Chased by the Scene

asheville brewing co.

Doug Riley might tell you that he’s been lucky to live in some unique places, but what his modesty won’t reveal is that he also seems to be followed by some of the most happening scenes in modern culture.

Riley, now the head brewer and owner of Asheville Brewing Co., grew up in Muscle Shoals, Alabama, a place notorious for its music. Growing up he was good friends with the sister of Patterson Hood from Drive By Truckers, the son of David Hood, a legend in Muscle Shoals. From there Riley found himself moving out to Boulder, Colorado at a time when Boulder was truly making a name for itself.

“I was hanging out there and decided I wanted to make beer, and the only place I felt I could do that was Portland,” explained Riley. “That was in ‘91. It exploded … I learned brewing. Portland’s blown up and moved to Asheville, Asheville is getting as hot as anywhere, but it’s a good place to call home and have my roots at for sure.”

Asheville Brewing Co. opened in 1998 following the closing of the brewery Riley originally moved to operate. “When I moved here in ‘98 there was Highland Brewing Company, that started I believe in ‘95, and they were in the basement of Barley’s Taproom right downtown, and there was another brewery that had just started — Green Man Brewery — which was right downtown as well,” said Riley. “I think they had just started a month or so before we had just got our permits to start brewing.”

Those were the two breweries that were in existence, in what is now a booming brewing city, towards the late ‘90s. Originally Riley moved to help open Two Moons Brewing, which was being launched by a family from Portland. However, six months in things changed drastically.

“They fired [their son] and gave us the opportunity to run the business,” said Riley. “In December they decided they couldn’t do it anymore and asked if we wanted to buy the business, so January of ‘99 we got everything finalized and bought the business.”

Having a theater inside gave Asheville Brewing an instant differentiator. They started showing second run films and “it started bringing people in,” said Riley.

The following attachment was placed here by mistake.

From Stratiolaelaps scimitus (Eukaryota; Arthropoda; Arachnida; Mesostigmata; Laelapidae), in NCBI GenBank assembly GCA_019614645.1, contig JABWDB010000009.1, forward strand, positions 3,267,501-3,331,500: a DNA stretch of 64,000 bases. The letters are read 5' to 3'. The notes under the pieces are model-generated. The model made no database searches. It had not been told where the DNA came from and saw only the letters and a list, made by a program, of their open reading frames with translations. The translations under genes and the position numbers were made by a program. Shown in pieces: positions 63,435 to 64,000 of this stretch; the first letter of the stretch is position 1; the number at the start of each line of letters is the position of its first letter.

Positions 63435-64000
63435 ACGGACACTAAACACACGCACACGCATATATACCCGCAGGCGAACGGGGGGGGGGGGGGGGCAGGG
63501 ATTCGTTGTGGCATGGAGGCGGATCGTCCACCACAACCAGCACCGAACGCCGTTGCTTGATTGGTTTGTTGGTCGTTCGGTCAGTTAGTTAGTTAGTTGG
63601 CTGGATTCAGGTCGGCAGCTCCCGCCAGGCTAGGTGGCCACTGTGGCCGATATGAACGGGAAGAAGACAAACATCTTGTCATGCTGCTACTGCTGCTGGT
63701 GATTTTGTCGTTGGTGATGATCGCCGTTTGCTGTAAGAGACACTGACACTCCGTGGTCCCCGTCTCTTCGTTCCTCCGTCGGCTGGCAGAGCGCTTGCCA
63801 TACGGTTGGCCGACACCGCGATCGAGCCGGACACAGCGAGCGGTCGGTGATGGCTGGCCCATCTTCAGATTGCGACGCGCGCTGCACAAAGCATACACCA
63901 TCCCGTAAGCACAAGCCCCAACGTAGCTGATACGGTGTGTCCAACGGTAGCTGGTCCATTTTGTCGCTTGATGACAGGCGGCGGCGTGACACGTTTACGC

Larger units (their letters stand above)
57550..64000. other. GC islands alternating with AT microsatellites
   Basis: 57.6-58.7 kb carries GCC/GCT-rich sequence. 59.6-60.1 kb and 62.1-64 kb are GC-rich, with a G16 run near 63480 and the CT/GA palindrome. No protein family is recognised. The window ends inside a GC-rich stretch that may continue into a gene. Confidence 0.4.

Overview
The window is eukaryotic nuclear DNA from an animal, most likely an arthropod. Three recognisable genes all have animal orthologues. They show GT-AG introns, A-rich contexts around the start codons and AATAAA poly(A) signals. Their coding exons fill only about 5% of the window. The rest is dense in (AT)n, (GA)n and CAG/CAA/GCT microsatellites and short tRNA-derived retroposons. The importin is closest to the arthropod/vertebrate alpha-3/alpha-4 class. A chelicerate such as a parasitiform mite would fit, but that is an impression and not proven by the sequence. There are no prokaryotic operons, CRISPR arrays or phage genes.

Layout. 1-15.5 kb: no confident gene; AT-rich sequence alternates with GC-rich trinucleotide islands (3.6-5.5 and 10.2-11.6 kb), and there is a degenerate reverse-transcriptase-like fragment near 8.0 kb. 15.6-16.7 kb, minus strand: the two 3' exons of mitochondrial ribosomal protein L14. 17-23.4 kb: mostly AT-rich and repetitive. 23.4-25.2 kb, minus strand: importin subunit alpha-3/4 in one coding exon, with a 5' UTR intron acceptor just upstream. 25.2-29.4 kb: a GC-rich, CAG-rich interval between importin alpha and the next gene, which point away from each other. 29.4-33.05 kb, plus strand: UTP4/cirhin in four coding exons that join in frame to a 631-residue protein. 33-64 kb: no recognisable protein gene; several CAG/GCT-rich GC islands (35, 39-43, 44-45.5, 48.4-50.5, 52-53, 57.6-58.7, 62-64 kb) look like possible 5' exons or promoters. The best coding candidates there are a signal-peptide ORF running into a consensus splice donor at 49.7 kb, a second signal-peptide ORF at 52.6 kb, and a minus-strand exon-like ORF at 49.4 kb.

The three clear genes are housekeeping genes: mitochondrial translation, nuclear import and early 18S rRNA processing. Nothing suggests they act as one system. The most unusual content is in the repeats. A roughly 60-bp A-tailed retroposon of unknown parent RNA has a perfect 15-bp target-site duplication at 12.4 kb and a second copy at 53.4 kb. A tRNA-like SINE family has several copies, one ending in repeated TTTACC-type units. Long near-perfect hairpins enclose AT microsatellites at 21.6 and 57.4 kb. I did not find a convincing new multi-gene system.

“We started distribution in 2006,” said Riley. “So it was about eight years and we self-distributed for a little while and in 2011 started talks with our distributor that we have now. By 2012 we were getting distributed by Budweiser Asheville.”

In 2012 Asheville Brewing was doing about 2,500 bbls. up to about 7,500 bbls. “This year we’ll probably max out at around 8,000 barrels,” said Riley. “At the moment we want to see what happens in the market. I’ve been in the industry since ‘93, and seen the bubble burst a few times over the years. We’re trying to focus a little more on our pub sales, just because there’s more money in selling it by the pint than selling it by the keg.”

The competition in Asheville has been good for Riley and his team. With the attention from major breweries like New Belgium, Oskar Blues, Sierra Nevada and potentially Deschutes in the city, Riley likes what’s happening locally and feel that he wants to see how things shake out nationally over the next year or two before making any major growth decisions.

“It brings more people to the area with all the breweries we have,” said Riley. “We’ve really become a beer tourist destination and they hit all the breweries, they don’t just hit one or two. So, for us since we moved into the new area called South Slope … 10 years ago, we were in between the bus station and the shelter at the time — in the last 3-4 years we’ve had six breweries open up on the South Slope, so it’s become the place to be. We were lucky enough to get here early and get a pretty good footprint”

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